Our health is a reflection of how we talk to ourselves. It took me decades to reach this conclusion. I’m not talking about all diseases but about the mind-body stress relationship that causes an array of different symptoms even when we are “oficially” not sick via testing or a doctor’s diagnosis.

Why did it take me so long? Because first I had to re-learn that we are a whole (spiritual, mental, physical, emotional, psychological beings) and that you cannot take care of just one part of yourself and discard the others as less important. I say re-learn because we once were whole, just take a look at small children. That was before we learned to suppress feelings, emotions, pleasure in experiences  and thoughts.

We are part of a collective and  cultural subconscious. Once, Freud introduced the idea of an unconcious which guides each of us in a unique way, but this idea was incomplete. Then, Jung established the collective unconscious but the third unconscious, the cultural, together with the collective are, in my opinion, an equally powerful influence in the way we behave, the way we “should be”, the way we feel and the way we talk to ourselves.

Sometimes, (sometimes-most of the time, sometimes-seldom) we speak to ourselves in a way we will never dare speak to others. The negative self talk that continuously feeds our lives produces an almost imperceptible but chronic level of stress in our bodies that we either don’t notice anymore or try by all means to push aside and silence. It is until our bodies scream with symptoms like tension, anxiety, fatigue, no eating, binge eating, headaches, insomnia that we may begin to pay attention.

Shame, feelings of not being good enough, of not being loveable are constantly fueled by the pressure we create in our inner world by negative self talk.  This stress definitely affects our overall health: the way we feel, the way we eat and sleep, but mainly it affects the way we metabolize.

It is not easy. It takes months, persistence and baby steps to realize that the way we talk to ourselves is so powerful that our health depends on it. To realize that you can be your best positive influence or the worst self-abuser forces oneself to choose which path to follow: nourishment and peace or self destruction.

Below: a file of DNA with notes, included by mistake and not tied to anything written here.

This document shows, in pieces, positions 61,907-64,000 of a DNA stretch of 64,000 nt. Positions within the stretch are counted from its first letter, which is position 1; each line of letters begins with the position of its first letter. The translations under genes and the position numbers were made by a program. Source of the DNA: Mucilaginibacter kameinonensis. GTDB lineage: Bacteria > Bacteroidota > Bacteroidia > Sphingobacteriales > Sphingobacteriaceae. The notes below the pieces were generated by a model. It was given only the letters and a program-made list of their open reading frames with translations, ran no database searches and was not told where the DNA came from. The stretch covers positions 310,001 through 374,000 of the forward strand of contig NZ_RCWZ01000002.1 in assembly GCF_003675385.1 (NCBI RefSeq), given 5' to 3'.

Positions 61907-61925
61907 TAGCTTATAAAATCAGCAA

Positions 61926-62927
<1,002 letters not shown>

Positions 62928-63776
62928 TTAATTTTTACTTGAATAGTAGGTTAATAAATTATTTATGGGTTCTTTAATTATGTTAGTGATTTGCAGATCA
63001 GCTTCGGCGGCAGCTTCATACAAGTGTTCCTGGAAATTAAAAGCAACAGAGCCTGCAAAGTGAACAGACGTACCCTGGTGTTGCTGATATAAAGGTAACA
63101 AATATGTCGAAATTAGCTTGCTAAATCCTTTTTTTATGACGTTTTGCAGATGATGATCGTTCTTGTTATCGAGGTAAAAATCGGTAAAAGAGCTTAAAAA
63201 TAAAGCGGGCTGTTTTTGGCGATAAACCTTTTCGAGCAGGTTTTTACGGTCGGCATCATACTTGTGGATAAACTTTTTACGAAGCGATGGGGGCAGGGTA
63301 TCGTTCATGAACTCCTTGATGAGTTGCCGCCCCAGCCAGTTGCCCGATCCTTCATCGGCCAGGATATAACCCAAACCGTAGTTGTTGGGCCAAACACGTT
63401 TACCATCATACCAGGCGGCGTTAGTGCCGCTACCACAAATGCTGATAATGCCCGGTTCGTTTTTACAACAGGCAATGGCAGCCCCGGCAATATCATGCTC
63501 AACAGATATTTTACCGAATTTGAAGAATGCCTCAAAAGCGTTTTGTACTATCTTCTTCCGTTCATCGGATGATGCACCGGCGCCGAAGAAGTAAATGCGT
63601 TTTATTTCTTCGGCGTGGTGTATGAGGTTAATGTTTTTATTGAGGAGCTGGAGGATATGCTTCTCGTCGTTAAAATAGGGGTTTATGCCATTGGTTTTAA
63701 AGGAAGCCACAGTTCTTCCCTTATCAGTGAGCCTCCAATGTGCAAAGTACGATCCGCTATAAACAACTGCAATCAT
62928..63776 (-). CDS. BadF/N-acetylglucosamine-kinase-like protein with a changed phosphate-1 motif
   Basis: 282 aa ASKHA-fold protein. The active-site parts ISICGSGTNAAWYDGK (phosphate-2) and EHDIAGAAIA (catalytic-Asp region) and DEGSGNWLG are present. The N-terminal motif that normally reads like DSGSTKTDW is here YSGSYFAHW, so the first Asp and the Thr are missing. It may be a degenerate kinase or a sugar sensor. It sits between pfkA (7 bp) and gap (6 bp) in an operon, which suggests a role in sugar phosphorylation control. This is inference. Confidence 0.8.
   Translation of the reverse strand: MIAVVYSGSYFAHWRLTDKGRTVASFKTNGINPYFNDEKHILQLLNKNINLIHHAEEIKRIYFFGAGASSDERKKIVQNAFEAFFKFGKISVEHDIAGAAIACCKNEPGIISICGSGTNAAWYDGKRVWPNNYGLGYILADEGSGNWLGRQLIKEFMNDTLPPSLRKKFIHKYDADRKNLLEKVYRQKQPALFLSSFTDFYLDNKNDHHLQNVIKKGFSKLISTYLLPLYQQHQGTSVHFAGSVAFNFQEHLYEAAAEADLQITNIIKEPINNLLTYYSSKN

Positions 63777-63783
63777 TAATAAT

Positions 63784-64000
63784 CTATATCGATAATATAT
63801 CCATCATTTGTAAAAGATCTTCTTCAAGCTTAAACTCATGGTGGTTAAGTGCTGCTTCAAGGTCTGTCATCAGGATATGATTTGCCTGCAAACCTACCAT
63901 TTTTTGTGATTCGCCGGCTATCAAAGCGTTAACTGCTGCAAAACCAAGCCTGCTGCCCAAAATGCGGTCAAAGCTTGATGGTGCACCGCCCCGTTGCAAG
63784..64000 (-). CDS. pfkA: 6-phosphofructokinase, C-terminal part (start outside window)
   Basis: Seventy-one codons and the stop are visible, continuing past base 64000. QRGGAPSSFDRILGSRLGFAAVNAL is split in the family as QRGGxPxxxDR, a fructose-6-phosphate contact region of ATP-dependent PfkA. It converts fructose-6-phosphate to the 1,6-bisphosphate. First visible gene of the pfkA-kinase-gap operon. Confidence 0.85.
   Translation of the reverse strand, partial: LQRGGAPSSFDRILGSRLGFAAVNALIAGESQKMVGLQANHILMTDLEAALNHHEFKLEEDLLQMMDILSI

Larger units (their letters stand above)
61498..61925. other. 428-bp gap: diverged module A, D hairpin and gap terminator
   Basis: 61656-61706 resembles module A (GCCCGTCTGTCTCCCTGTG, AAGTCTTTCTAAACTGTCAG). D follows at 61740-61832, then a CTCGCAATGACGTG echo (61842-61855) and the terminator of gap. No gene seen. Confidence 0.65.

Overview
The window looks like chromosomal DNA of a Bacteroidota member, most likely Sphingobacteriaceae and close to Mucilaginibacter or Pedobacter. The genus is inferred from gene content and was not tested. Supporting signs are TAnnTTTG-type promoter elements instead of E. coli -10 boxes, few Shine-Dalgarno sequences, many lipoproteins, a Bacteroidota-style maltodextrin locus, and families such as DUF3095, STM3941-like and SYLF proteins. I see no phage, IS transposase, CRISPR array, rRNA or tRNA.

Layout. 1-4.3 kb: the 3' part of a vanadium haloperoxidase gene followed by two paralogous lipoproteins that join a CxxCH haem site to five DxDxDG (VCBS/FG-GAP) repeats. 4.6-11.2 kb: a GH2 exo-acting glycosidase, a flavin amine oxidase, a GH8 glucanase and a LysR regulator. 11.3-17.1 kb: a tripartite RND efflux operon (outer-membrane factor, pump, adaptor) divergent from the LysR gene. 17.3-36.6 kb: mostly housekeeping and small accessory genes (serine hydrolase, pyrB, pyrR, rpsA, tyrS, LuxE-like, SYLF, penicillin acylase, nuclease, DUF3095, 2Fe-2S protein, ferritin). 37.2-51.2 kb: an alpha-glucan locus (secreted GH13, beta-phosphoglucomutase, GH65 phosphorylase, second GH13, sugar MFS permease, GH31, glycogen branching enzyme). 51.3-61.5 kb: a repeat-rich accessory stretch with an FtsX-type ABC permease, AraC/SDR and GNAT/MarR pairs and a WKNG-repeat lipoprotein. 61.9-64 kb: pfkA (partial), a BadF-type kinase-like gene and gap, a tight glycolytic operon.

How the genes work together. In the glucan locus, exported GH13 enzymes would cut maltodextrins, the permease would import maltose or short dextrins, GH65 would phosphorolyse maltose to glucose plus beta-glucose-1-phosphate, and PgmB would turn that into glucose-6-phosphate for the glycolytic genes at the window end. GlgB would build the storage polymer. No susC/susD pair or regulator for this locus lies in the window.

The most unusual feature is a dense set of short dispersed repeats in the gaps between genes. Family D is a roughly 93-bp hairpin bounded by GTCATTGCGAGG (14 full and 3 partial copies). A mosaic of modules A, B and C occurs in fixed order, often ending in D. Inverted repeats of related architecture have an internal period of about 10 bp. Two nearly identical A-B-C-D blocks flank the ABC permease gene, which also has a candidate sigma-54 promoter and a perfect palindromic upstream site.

I made the choice long ago: baby steps, persistence and patience to change the neurological patterns and connections that such negative self-talk had strengthened. Practicing self-compassion, self-care and being open to constantly evolve through new tools have been the way to peace, true healing and health.

Choose to be kind and grateful.

Image from the internet.



  1. This is amazing. I had a therapist one time ask me to list the things I say about myself during a day. I was shocked to discover the oodles of negativity I sent to myself.


    1. I agree. It is a huge undertaking and it seems to be a forever battle with its ups and downs, but as you say, with immeasurable results in which every tiny bit of improvement could be a life changer.


  2. Reblogged this on like a fleeting wind… and commented:
    In the last five months, I cannot count on my figures how many times my friend told me, “Christiana you are too hard on yourself” or my mother reminded me, “You think too much and dwell on things too much.”

    Self-talk … Negative self-talk is a real thing. I’m my worst enemy sometimes. Especially in times of change when I have to make decisions that seem impossible to make. Where the next step looks hazy and I just someone to make my decisions for me.

    There’s a lot of truth in the piece below. Give it a shot if you tend to talk negatively to yourself.

    Liked by 1 person

  3. Thank you very much for the reblog. I’m glad you found truth in what I wrote.
    What you comment completely resonates with me, which is one of the main reasons I wanted to write about the subject.

    Liked by 1 person

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